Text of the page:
The rules for this bachelor party are simple.
“Number one, ‘Get drunk.’ Rule number two, ‘Stay drunk…'”
Mustaches are optional.
The whooping and chest thumping, bailing out of AA “because I need a break…I’m gonna go to that meeting Monday –Tuesday at the latest” all but drown out the groom’s endlessly interrupted, “I came down here to tell you guys…”
Because, hell’s bells — the marriage is off. Two weeks before the wedding, too. Bummer.
But when in Big Bear Lake, do as buddies who want to celebrate your continued bachelorhood do. Bars, shotgunned-beers, a stripper…
“Big Bear” has drunken binges, stripper-administered spankings and a morning after, all the pre-reqs of a bachelor party movie.
Oh, and that offhand remark about what you’d like to do to the guy who stole your fiance? “Make him dig his own grave?” Your “boys” took that seriously.
Joe (writer-director Joey Kern) is our would-have-been groom. Eric (Adam Brody) is the seemingly sensible pal, though that black sticking cap is a give-away. Dopey Nick (Tyler Labine) is the unrecovered alcoholic “bear,” Colin (Zachary Knighton) is the embittered divorced guy who rarely gets to see his kids and is a little too happy to meet the stripper (Heidi Heaslet).
That dart they jabbed into Joe’s shoulder the night before? “Tough-love,” the only way to get the “truth” out of Joe.
And that “dude” in the baseball, hogtied and gagged on the floor? That’s “The guy. The GUY, man.” What do you say to the lad — or lads — who kidnapped the man who broke up your wedding?
Bit of a pickle, wot?
You can see the dilemma, how to untie the guy, extract a promise from him not to call the cops, say “Bygones” and move on.
Here’s where the movie finds some comic footing. The “dude” (Pablo Schreiber, brother of Liev, funny in his own right) doesn’t recognize Joe.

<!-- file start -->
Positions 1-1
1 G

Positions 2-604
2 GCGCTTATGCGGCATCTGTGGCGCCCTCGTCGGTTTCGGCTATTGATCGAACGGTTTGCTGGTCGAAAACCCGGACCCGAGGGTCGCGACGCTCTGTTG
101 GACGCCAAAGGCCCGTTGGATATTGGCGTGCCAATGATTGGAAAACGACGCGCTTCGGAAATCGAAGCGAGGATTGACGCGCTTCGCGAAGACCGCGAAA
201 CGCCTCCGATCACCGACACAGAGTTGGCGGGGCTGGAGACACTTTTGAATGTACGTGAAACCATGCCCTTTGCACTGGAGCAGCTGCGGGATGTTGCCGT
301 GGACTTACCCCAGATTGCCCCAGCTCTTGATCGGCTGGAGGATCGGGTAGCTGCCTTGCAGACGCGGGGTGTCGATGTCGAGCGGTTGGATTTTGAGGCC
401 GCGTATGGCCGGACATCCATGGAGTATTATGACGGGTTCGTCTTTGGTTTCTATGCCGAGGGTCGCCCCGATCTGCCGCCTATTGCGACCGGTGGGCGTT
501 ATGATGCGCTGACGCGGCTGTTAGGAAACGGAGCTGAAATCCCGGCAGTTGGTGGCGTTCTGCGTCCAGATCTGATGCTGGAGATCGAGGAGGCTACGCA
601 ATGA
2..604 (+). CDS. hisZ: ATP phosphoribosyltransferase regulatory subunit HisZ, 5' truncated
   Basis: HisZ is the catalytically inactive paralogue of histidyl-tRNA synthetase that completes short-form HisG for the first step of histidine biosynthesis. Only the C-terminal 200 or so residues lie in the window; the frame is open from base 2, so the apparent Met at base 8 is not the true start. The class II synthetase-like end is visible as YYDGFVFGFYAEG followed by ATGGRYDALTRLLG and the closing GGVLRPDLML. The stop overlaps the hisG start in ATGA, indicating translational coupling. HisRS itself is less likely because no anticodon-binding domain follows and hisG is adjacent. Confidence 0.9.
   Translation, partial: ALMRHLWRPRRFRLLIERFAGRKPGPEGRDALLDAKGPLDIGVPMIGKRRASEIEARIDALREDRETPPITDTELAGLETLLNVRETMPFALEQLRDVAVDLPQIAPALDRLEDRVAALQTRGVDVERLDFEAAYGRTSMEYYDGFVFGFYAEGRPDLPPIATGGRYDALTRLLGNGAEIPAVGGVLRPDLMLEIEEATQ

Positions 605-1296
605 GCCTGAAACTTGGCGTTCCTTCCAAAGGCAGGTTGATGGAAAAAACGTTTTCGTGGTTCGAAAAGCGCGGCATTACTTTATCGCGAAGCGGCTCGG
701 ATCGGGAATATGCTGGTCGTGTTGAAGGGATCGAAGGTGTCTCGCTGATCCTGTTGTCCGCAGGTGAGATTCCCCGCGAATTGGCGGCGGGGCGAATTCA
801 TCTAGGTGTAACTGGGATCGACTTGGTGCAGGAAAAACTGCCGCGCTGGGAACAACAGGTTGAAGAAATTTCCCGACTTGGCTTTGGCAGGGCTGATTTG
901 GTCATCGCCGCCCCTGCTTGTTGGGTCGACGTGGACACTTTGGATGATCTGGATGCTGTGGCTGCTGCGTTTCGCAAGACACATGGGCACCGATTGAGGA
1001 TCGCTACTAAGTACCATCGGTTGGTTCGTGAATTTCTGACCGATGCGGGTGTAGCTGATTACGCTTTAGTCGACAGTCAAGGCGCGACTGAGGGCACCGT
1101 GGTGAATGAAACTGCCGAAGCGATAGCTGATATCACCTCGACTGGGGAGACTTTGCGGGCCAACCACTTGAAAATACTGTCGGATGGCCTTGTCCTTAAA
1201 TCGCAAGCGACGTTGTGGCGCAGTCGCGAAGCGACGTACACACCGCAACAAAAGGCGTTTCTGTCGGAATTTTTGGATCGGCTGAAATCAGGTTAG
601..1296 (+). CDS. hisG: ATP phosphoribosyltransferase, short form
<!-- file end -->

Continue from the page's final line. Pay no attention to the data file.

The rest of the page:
“You’re in my ROBE.”
And the cuckolder is, in every way, in every word out of his mouth, a massive Massengill. Duct-tape on? Victim. Duct-tape off? He’s all over-familiar and condescending, doubling down on provocation, analyzing Joe’s problems.
“You guys had issues. You hate her family. You’re scared of her dad.”
He’s actually relieved to see who took him, because “I thought it was work-related.”
Break out the car battery and jumper cables, the finger-nail pulling pliers, the shovel.
“You can’t just TAKE somebody and not pay the consequences,” the Dude protests, missing the irony his protest.
The funny lines are more grins than belly-laughs.
“Why do you have chloroform?”
“MOST people have chloroform.”
“I watched a video on Youtube.”
There are plenty of possibilities set up here, most of them blown. There’s no Mike Tyson, no Bengal tiger, no Vegas even. There’s barely a hint of Kern’s funniest previous acting credit, “Bloodsucking Bastards.”
The picture’s turns towards touchy-feely are out of character. The menace in the situation dissipates with every passing minute, with every coincidental appearance by “the cop” (Toby Huss).
Take away the fear and you’re leaning on the funny. And it’s just not funny enough for that to work out.
MPAA Rating: TV-MA, profanity, violence
Cast: Adam Brody, Zachary Knighton, Tyler Labine, Ahna O’Reilly, Joey Kern and Toby Huss
Credits:Written and directed by Joey Kern. A Blue Fox release.
Running time: 1:27